Let’s Talk About Culture (WT522)

Let’s Talk About Culture (WT522)


WT522 Let’s Talk About Culture

I’m curious. What’s your definition of culture in the workplace?

Who do you think is responsible for culture?

Do you think culture is important?

Can you change it?

These questions and more came up for me as I attended yet another hair salon on my travels.

Overall hairdressers/hair stylists perform the same tasks wherever I go and I have to say, since COVID-19, I am eternally grateful for hairdressers. One round of Ross colouring my hair was enough for both of us.

Anyway, we digress. Let’s get back to the tasks performed in a salon. In my case, that’s a cut, colour, some highlights and a wash/shampoo and dry.

Even the terminology used changes according to where you go.

Today I walked to the salon for my appointment, only to find a stylist inside with another client and a “Closed” sign on the door. I didn’t push on the door because I read the sign. The stylist reluctantly came over, flipped the sign to “Open” and opened the unlocked door (like I was supposed to know it was unlocked).

In most salons I’ve been to, someone takes your coat. There was no one to greet me. “Sit over in that chair, 2 stations away”. I took my coat off and stood. I didn’t know what to do with my coat.

Another stylist came rushing through the door. The phone rang. She answered it. I stood holding my coat. I asked if there was somewhere I could hang my coat. She grimaced, took the coat and went and hung it on the rack at the front near the door. (I hadn’t noticed it when I walked in.)

She was my stylist. I did my best to find a way to confirm her name. “Are you Maree or is it Maria?” I asked. “Maree,” she answered (not her real name). She didn’t bother to confirm my name.

I did my best to make polite small talk. By this stage I wasn’t very interested myself. I looked around the salon. There was no artwork or colour or even posters of glamourous models with beautiful hair and makeup. “Oh well, that’s her choice,” I thought to myself. “After all, she is the owner.”

Colour and highlights applied, it was time to wait. No covers for the arms on my glasses. No offer for water, tea or coffee, etc. and certainly no champagne, wine or chocolates. Sigh.

Time to shampoo the hair. No lay down comfy chairs here. No cotton wool for the ears, rather two lumpy hard scrunched up tissues.

Now I was really thinking about culture and all the different salons I’ve been to in the past few years, both in Australia and America.

Same jobs, different people, different culture.

My definition of culture is, “This is the way we do things around here.”

I also believe everyone in the organisation is responsible for culture. Sure management can determine the culture, however, team members also need to be on board.

Culture is also a feeling, an energy, a vibe you get when you go somewhere. In some salons I’ve been welcomed in, made to feel like royalty and felt like a million dollars when I left. I’ve felt like I mattered and the team cared.

Sadly, that’s not the case in all salons.

What’s it like in your workplace?

How would you describe your culture and more importantly, how would your customers describe it?

In fact, your culture is what attracts and retains your customers.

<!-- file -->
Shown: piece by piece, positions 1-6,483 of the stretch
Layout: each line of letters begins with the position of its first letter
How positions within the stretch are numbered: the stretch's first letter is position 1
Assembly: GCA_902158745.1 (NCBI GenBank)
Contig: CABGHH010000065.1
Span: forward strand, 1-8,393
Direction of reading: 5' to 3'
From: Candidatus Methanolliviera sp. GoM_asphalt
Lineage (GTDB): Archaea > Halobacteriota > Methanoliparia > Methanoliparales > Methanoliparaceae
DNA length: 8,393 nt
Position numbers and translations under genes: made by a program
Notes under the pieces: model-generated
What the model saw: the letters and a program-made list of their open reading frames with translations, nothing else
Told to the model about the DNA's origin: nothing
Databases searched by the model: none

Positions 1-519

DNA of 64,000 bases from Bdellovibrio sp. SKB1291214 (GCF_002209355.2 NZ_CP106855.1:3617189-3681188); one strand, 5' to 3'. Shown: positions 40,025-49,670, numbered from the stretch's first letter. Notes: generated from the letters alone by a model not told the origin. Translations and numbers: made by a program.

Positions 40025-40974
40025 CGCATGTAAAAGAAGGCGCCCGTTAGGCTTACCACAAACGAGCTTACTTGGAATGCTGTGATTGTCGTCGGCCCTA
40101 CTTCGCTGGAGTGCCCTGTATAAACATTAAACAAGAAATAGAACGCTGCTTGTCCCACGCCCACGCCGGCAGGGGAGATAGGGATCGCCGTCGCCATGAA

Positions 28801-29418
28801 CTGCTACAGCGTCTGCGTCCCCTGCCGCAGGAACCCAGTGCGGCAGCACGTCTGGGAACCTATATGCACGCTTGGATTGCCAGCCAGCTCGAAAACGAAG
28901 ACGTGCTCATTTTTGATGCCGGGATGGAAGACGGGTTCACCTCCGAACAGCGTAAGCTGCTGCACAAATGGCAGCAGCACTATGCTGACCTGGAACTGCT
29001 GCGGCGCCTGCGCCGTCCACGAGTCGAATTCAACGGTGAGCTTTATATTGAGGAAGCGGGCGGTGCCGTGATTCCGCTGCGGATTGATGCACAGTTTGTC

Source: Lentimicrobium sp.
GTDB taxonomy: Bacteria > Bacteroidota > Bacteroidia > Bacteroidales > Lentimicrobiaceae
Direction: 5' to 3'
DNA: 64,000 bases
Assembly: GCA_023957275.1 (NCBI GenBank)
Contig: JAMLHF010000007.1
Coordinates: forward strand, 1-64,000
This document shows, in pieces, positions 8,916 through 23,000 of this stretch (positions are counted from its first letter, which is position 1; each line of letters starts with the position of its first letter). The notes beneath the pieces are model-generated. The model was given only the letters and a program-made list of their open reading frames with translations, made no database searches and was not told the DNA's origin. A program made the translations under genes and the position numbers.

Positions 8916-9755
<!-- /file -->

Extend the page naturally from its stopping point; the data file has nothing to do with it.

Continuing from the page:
Who do you want to attract?

It’s Reception (WT482)

It’s Reception (WT482)


WT482 It's Reception

The phone rang.

“Hi Shirley, it’s Reception. Are you guys extending over the long weekend?”

I had no idea who Reception was, nor to what she was referring. 

I had to ask her, “Reception. Reception from where?” 

She didn’t give me the answer I was looking for. 

“Are you guys extending over the long weekend?” she repeated.

My mind was racing.

What reception? What about the long weekend?

Then it suddenly dawned on me. She was the receptionist at the caravan park we were staying at.

I was working onsite at a client’s premises and normally wouldn’t have even answered the phone, however I had forgotten to turn it to silent.

I realised she must have thought that I was sitting around in the caravan park and of course I would know who and what Reception was.

Wow! Talk about lack of communication and automatic listening. I was making up all sorts of things in my mind to explain this situation.

I couldn’t help but think that a little (or a lot) of phone technique or scripting was needed.

How about something like, “Good morning, I’m Julia calling from Your Favourite Caravan Park. I’m ringing to confirm whether you are planning on extending your stay to include the long weekend.”

If she had introduced herself, the company and reason for the call, it would have prevented my negative reaction, anxiety, confusion and anger.

Your customer doesn’t always know who you are or why you are calling. Your customer doesn’t always understand what you’re talking about or trying to communicate.

Here’s your action for this week: 

  1. Discuss how you would have reacted if you received the introduction I did from Reception?
  1. Discuss how your Receptionist would have handled the call?
  1. Review your policies and procedures and make sure you have your standard scripts documented. 
  1. Train and support your people.

Your business’ reputation is far more valuable than simply being referred to as  “Reception”. 

Your Manner Matters (WT476)

Your Manner Matters (WT476)


WT476 Your Manner Matters

Firstly, I want to say that I am not complaining and this isn’t a rant. Rather, the goal for the stories in this week’s thought is to remind us of the importance of our manner and the impact it can have – both positive and negative.